By Mark Gleeson
CAPE TOWN (Reuters) - The British & Irish Lions tour of South Africa will come to a tense and edgy conclusion on Saturday with the contest expected to feature more of the attritional rugby that has marked the first two tests at the Cape Town Stadium.
The Lions won the first test by a narrow five-point margin a fortnight ago, roaring back into the game after a poor start.
Yet the tables were turned last Saturday as a powerful second-half Springbok performance helped them secure a 27-9 victory to set up a decisive final test.
The two contests have been abrasive battles, dominated by extensive kicking, thumping tackles, dogged defence and niggly enmity.
South Africa, who had been undercooked before the first test after 14 players tested positive for COVID-19 in the weeks before, came on strongly last week with their physical approach eventually overwhelming the tourists.
Lions coach Warren Gatland made six changes to his lineup for the last test, indicating he expects much of the same, with Liam Williams brought into the side to handle the high balls that proved the Lions’ undoing last Saturday.
With scrumhalf Ali Price and centre Bundee Aki, the Lions will look to speed up the contest, while prop Wyn Jones and hooker Ken Owens add power to the scrum.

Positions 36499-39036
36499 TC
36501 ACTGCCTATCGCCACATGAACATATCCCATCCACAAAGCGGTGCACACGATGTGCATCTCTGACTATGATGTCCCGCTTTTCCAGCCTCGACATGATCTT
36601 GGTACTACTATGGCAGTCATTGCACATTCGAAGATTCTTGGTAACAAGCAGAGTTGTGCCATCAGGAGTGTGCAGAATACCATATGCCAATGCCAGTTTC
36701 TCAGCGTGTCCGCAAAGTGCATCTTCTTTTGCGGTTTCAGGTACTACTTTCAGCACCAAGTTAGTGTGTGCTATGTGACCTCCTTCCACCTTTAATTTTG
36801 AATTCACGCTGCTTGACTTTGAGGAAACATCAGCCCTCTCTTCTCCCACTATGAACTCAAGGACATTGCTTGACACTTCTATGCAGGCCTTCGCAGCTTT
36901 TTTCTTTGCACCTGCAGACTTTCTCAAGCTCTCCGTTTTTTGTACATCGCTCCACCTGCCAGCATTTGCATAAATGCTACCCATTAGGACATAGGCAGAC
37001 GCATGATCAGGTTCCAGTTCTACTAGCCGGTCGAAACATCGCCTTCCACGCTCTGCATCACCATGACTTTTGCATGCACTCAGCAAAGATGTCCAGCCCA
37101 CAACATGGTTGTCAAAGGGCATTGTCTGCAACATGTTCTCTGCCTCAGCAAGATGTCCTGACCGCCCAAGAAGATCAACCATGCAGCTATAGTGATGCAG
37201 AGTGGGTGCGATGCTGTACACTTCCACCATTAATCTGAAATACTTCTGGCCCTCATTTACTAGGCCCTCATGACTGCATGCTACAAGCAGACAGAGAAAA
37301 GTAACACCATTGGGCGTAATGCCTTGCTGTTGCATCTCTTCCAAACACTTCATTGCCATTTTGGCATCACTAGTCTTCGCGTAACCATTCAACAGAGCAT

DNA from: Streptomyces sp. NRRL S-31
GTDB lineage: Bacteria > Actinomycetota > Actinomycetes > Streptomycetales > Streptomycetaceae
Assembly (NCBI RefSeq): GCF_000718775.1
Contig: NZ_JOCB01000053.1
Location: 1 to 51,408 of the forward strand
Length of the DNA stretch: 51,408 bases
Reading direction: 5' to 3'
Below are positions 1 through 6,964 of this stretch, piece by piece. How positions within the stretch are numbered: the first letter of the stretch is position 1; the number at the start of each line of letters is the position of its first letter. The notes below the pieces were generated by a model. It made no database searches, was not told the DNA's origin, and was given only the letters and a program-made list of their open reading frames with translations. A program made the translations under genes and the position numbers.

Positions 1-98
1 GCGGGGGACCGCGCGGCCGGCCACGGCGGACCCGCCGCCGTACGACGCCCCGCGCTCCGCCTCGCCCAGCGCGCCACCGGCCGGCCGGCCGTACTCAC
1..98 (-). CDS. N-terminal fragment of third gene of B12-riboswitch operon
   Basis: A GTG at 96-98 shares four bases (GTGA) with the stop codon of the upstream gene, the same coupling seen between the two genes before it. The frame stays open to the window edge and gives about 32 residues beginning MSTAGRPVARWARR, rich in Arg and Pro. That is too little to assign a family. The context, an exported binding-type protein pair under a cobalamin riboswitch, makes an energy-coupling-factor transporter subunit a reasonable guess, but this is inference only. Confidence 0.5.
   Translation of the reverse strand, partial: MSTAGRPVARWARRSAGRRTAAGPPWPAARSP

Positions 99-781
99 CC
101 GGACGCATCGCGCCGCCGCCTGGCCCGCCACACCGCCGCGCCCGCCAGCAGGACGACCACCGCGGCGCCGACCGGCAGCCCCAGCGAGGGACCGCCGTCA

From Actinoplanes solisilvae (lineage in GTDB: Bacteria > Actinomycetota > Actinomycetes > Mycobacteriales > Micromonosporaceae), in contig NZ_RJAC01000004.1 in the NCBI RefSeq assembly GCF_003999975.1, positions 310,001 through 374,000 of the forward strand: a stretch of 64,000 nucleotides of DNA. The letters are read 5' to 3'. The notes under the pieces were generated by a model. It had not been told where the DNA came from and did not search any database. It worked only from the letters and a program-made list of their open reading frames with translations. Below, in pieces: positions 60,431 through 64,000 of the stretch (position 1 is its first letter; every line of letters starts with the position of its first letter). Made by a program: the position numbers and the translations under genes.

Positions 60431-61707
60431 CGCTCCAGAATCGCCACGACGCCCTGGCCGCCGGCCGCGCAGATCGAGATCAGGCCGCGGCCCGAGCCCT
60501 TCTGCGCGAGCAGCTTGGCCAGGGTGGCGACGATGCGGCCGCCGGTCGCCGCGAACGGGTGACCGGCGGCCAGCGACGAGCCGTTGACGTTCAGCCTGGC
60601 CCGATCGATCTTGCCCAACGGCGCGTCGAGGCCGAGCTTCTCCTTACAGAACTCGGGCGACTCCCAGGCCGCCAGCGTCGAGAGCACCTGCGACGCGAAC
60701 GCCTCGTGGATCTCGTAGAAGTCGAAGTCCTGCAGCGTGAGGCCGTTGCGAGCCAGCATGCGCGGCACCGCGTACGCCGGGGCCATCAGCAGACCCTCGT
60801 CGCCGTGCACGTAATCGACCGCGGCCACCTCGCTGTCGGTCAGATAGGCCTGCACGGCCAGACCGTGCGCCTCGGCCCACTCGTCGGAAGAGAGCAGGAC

South Africa’s changes are enforced and could be significant as both livewire scrumhalf Faf de Klerk and barnstorming loose forward Pieter-Steph du Toit will sit it out after injuries sustained in the last game.
Gatland expressed concern at the slow tempo of the second test, which was punctuated by frequent stoppages for television reviews and injuries, plus scuffles between irritated players.
The Lions had been clever in tiring out the Springboks in the first test but that was negated by a slower second game.
Gatland said there were two key aspects for the decisive encounter. “One is looking to keep the ball and also talking to the officials about making sure we keep the game flowing,” he said earlier this week.
It is expected that French referee Mathieu Raynal will play as prominent a role as his predecessors in the first two encounters. Nic Berry of Australia oversaw a first test filled with controversy while Ben O’Keeffe of New Zealand was in charge of the second fixture, which also had its fair share of contentious decisions.
South Africa coach Jacques Nienaber said the experience of winning the World Cup some 21 months ago would stand his side in good stead amid the acrimony that has overshadowed the series.
“Big games like this take a lot of energy out of you in the build-up, a lot of emotional energy. It’s draining because there is so much at stake,” he said.
“It’s something that we will have to handle as a group and it’s the same with them.
“Luckily for us in our group, they’ve been there before. It doesn’t make it easier but it helps you having that experience.
“I’ve been there before, I’ve felt these butterflies before and you just have to work through it. It’s a do-or-die for both teams, it’s a final and it’s going to be massive,” Nienaber added.
(Editing by Toby Davis)